James O'Brien

Hockey Daily Dose

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Kings cruise to Cup Finals

Wednesday, May 23, 2012

It’s long been my argument that the NHL is a really easy sport to “sell” to a friend or budding fellow sports fan. Ever since HD TVs became affordable for normal blokes and blokettes, the “can’t see the puck” excuse (which I never really enjoyed) melted away. Sure, the game is more electric when you’re in the building, but shouldn’t that be the case in the first place? I've always believed that hockey can still go toe-to-toe with any sport whether it's televised on in the flesh, but maybe that's just my hockey bias talking.


Either way, I’ve felt that hockey has great things that can sell it to fans. From video games that really capture the essence in a satisfying way to brilliant blogs that squeeze every ounce of humor out of the sport to fantasy hockey’s democratizing impact, there are a dizzying amount of gateways into the sport.


But nothing beats a great game.



Since the lockout ended, exhilarating action wasn’t hard to find. Sure, not every one of each team’s 82 games (plus the playoffs) are thrill rides, but the sport is a perfect fit for our ADD-addled society; there's action all the time. Simply put, there was a long span in which I’d feel confident that you can plunk a newbie in front of a TV set and they’d have a great chance to get hooked.


I’m sad to say that I haven’t gotten that feeling very often in the 2012 playoffs, though.


The low-scoring, “turtling” style – blaming shot blocking is in vogue right now, but to me it’s all about a lack of aggression in the big picture – seemingly is the only way coaches want to try to win.* That’s not just bad news for fantasy owners (when there are less goals to go around, fantasy suffers), it’s tough news for diehard fans who don’t just watch their favorite teams.



While it’s depressing that the 2012 playoffs might be best termed the Summer of Yawn, there are still games that could move anyone with a pulse. Tuesday night’s Game 5 between the Los Angeles Kings and Phoenix Coyotes is the kind of entertainment fest that could convert a reluctant observer to a captivated new fan.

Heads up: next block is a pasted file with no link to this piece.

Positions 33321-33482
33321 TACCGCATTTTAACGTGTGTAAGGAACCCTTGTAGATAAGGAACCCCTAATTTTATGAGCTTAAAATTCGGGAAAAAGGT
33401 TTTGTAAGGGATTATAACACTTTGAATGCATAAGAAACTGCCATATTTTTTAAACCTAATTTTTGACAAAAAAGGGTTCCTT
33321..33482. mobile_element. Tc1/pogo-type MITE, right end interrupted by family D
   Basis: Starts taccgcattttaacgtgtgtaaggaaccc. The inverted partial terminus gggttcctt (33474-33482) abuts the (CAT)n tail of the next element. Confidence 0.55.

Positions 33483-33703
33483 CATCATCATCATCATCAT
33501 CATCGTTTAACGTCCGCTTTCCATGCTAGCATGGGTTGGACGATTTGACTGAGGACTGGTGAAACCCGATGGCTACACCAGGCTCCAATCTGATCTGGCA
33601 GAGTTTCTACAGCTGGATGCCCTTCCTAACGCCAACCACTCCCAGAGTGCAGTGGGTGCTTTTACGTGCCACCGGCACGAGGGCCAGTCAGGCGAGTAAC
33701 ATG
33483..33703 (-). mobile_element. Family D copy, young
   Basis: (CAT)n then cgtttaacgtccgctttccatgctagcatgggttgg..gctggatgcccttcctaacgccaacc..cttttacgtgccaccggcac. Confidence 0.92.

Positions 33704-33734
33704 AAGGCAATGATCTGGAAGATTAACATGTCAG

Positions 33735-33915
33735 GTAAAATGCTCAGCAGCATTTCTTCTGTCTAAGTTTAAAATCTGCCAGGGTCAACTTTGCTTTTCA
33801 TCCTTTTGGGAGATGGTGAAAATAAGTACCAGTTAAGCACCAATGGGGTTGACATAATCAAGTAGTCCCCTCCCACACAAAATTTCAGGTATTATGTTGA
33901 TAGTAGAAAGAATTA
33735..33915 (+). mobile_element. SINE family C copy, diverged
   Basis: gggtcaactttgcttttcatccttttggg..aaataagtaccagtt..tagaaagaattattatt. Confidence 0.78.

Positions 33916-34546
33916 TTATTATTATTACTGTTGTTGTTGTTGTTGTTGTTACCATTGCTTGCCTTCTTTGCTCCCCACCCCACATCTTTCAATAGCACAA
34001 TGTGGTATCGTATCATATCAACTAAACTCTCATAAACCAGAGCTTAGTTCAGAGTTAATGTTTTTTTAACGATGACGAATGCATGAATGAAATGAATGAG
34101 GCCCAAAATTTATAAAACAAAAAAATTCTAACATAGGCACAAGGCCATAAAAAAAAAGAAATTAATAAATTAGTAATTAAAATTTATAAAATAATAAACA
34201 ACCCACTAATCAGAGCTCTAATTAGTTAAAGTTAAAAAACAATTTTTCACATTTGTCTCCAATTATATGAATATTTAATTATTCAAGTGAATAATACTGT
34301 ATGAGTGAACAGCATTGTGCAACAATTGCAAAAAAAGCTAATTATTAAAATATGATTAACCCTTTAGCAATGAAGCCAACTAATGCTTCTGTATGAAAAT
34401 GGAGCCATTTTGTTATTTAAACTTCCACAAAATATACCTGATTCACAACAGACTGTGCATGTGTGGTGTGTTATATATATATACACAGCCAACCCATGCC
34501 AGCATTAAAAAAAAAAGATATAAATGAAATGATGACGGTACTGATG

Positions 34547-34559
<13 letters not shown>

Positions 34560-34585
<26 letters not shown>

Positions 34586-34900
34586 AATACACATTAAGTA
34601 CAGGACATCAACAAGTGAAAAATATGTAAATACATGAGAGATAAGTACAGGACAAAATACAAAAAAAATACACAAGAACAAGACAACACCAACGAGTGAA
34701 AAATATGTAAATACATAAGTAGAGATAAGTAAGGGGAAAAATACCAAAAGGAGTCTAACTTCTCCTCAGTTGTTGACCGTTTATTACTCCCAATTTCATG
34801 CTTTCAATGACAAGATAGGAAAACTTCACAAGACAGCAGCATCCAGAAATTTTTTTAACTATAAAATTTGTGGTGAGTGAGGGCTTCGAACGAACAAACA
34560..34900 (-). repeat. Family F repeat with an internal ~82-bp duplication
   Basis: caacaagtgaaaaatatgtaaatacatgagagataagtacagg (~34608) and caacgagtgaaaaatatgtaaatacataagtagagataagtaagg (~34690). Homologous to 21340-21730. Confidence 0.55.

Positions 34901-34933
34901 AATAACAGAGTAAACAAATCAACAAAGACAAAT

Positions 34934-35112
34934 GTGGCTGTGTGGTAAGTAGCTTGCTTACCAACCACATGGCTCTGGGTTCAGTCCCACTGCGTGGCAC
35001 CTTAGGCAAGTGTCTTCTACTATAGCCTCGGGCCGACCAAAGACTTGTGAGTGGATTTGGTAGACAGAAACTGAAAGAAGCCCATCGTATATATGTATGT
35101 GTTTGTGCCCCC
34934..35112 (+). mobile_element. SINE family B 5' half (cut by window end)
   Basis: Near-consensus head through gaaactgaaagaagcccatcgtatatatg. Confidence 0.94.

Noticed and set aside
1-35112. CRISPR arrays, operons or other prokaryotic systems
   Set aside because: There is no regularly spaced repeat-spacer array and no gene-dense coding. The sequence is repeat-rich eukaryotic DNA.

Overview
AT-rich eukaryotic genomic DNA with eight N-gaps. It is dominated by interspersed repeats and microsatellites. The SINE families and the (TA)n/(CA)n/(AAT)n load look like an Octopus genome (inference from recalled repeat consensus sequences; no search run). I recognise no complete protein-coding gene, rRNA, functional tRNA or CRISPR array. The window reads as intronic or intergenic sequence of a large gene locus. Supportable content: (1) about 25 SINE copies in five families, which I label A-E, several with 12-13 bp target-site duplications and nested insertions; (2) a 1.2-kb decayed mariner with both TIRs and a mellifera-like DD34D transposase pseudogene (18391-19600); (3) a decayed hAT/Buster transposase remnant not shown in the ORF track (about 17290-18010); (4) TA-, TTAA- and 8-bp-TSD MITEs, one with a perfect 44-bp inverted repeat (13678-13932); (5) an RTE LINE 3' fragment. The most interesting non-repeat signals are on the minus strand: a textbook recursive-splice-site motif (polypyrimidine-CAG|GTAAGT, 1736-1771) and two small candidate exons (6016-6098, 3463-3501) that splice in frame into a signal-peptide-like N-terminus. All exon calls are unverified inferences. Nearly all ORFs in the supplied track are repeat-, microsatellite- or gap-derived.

It included six goals (three each) through the first two periods along with plenty of close-calls, aggression, great saves and the kind of energy that the Phoenix Coyotes and Los Angeles Kings aren’t always known for. (The Coyotes see that kind of energy especially infrequently.) Game 5 included a trip to overtime and plenty of juicy and delicious controversy over penalty calls, particularly Dustin Brown’s controversial knee-to-knee hit on Michal Rozsival.


It finally culminated with a surprise hero as Dustin Penner went from an ill-advised trade target to a playoff success. He’s actually been quite strong overall, but Kings fans will remember him for scoring the OT winner to send them to the Stanley Cup finals for the first time since 1993. (It’s also reasonable to assume that he probably won’t be back in Los Angeles unless his salary demands are more modest than his pancake-filled belly.)



Shifting back to Brown, the Coyotes were so livid about his hit on Rozsival – who needed help off the ice and should provide an interesting injury update – that they expressed their rage during the traditional post-series handshakes. They’re calling for his head (or at least a suspension), yet it would be quite surprising if the NHL curbed a high-scoring team captain for a single game of the Stanley Cup finals.


Still, it’s certainly something to keep an eye on for a guy who went from a fantastic pick in leagues with deeper categories such as hits to a guy who’s just been flat-out fantastic in fantasy.